the relationship. We tested our model by using a sample of employees working in Japanese firms. Cultural
differences among countries may lead to differences in some aspects of organizational politics. However,
because there have been no academic studies of organizational politics in the Japanese context, and some
previous studies implied the applicability of the Western framework to the Japanese context, we relied on
theoretical framework of Western studies.
As described below, previous Western studies have already examined many of our hypotheses. In this
respect, our study is an application of a Western theory in the Japanese context. However, to the best of our
knowledge, our study is the first to integratively investigate correlations among the four focal constructs of
transformational leadership, POPs, market orientation, and job satisfaction. Thus, our study aimed to not only
replicate results of previous Western studies but to also investigate an unexamined research issue.
2.1 Transformational Leadership
In leadership literatures, we often distinguish two types of leadership; transactional leadership and
transformational leadership. This distinction was first suggested by Burns (1978) and has been developed by
subsequent studies (e.g., Avolio & Bass, 1991; Bass & Avolio, 1993). Whereas transactional leaders seek to
satisfy the current needs of followers through transactions or exchanges mediated by contingent reward
behaviours, transformational leaders arouse heightened awareness and interests in the group or organization,
increase confidence, and move followers gradually from concerns for existence to concerns for achievement and
growth (Yammarino & Dubinsky, 1994).
Previous empirical research revealed that while transactional leadership behaviours are negatively related
to organizational performance, transformational leadership behaviours lead to higher organizational
performance (Howell & Avolio, 1993; MacKenzie, Podsakoff, & Rich, 2001; Parry, 2003). Although some
studies emphasized a ‘culture-specific perspective of leadership effectiveness (for review see Dickson, Den
Hartogo, & Mitchelson 2003), recent empirical research has found the effectiveness of transformational
leadership across cultures, supporting Bass’s (1997) ‘universal’ perspective (Madzar, 2005, Muenjohn &
Takuma Kimura
Armstrong, 2007; Wang, Law, Hackett, Wand, & Chen, 2005). Moreover, in a team-level analysis, Ishikawa
(2012) found a positive influence of transformational leadership on R&D team performance in Japanese firms.
Traditionally, researchers define and measure transformational leadership behaviours in various ways.
Reviewing influential studies of transformational leadership, Podsakoff, MacKenzie, Moorman, and Fetter
(1990) identified six key behaviours of transformational leaders: (1) identifying and articulating a vision, (2)
providing an appropriate model, (3) fostering the acceptance of group goals, (4) high performance expectations,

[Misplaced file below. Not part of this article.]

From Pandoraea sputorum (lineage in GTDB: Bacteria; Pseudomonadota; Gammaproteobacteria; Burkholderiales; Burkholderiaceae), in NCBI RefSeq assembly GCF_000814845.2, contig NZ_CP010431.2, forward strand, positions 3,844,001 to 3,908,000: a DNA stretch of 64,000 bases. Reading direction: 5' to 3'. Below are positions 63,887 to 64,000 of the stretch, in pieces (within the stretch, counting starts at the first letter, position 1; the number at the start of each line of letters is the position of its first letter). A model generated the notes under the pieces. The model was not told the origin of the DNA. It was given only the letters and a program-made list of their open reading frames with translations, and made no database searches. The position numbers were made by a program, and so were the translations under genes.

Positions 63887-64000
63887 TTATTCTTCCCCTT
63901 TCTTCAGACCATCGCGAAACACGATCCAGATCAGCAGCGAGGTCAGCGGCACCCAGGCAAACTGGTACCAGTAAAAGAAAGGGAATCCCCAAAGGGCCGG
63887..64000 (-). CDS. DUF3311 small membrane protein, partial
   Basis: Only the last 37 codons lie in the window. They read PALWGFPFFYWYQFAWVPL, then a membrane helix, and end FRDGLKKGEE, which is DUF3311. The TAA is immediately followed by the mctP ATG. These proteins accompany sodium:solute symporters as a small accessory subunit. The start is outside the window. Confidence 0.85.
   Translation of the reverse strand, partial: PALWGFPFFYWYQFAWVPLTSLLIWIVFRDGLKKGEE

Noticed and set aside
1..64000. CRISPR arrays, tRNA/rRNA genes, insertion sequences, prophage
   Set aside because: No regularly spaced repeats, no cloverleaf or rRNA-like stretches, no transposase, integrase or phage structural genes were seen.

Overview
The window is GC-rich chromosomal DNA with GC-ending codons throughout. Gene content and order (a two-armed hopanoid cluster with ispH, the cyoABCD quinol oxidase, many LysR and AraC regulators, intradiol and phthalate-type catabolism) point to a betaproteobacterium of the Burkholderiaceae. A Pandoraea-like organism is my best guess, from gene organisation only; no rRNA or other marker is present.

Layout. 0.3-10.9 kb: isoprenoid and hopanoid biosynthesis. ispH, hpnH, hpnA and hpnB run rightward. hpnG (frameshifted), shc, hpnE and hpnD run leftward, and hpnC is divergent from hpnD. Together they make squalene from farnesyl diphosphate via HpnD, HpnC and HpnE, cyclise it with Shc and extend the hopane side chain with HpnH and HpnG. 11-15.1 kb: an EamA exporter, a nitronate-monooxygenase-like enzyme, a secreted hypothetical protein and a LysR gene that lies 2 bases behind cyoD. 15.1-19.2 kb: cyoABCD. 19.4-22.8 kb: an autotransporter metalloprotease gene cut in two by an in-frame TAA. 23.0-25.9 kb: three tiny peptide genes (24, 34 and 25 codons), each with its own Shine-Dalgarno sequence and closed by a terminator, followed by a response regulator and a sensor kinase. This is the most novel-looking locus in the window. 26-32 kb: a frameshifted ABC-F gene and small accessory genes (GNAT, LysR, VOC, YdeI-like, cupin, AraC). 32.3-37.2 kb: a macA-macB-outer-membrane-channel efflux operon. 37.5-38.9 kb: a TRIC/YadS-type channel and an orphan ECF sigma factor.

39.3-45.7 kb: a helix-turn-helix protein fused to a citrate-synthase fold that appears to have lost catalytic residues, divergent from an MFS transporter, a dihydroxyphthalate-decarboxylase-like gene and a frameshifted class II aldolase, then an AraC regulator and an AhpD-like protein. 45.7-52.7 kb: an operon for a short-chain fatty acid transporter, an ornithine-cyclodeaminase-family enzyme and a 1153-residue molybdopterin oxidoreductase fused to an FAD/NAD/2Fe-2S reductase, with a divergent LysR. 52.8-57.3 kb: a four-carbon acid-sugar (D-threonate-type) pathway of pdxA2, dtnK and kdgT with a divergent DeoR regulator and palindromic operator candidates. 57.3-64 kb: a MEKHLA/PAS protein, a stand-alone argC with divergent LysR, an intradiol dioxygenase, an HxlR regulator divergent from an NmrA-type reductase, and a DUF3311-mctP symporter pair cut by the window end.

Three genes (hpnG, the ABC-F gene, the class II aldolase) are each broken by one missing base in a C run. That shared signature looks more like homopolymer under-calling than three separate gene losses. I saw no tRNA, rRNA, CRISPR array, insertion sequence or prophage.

(5) providing individualized support, and (6) intellectual stimulation.
Podsakoff et al. (1990) demonstrated that there is a great deal of consensus among the researchers on some
of these behaviours, but not on others. For example, almost all of the reviewed literatures had established
“identifying and articulating a vision” as an important component of the transformational leadership process.
Similarly, more than half of the studies had identified “fostering the acceptance of group goals” and “providing
an appropriate model” as elements of transformational leadership. In contrast, concerning the other three
behaviours (i.e., high performance expectations, providing individualized support, and intellectual stimulation),
only a few studies suggested their importance as aspects of transformational leadership.
2.2 Perceptions of Organizational Politics (POPs)
The literature on organizational politics can be classified into three approaches: (1) studies on influence
tactics, conflict, and actual political behavior in organizations, (2) studies on POPs, (3) studies on political skills
and capacities of the self within the workplace (Drory & Vigoda-Gadot, 2010). Since the seminal work by Ferris
et al. (1989) proposed a model for the examination of employeesPOPs, researchers have conducted empirical
analyses mainly on the second approach. This line of research relied on Lewin’s (1936) proposition that
individuals respond based on perceptions of reality rather than on objective reality. Thus, in this approach,
organizational politics are conceived of as a state of mind rather than as an objective state (Gandz & Murray,
1980; Harris, Andrews, & Kacmar, 2007).
Theoretical and empirical studies of POPs have focused on the negative side of organizational politics.
Indeed, a lot of empirical research has shown that POPs bring about negative outcomes such as turnover
intentions, job stress, job dissatisfaction, and declines in organizational commitment (cf. Atinc et al., 2010;
Kacmar & Baron, 1999: Miller, Rutherford, & Kolodinsky, 2008). Therefore, reduction of employees POPs
should be viewed as an important issue both in the theory and practice of organizational management.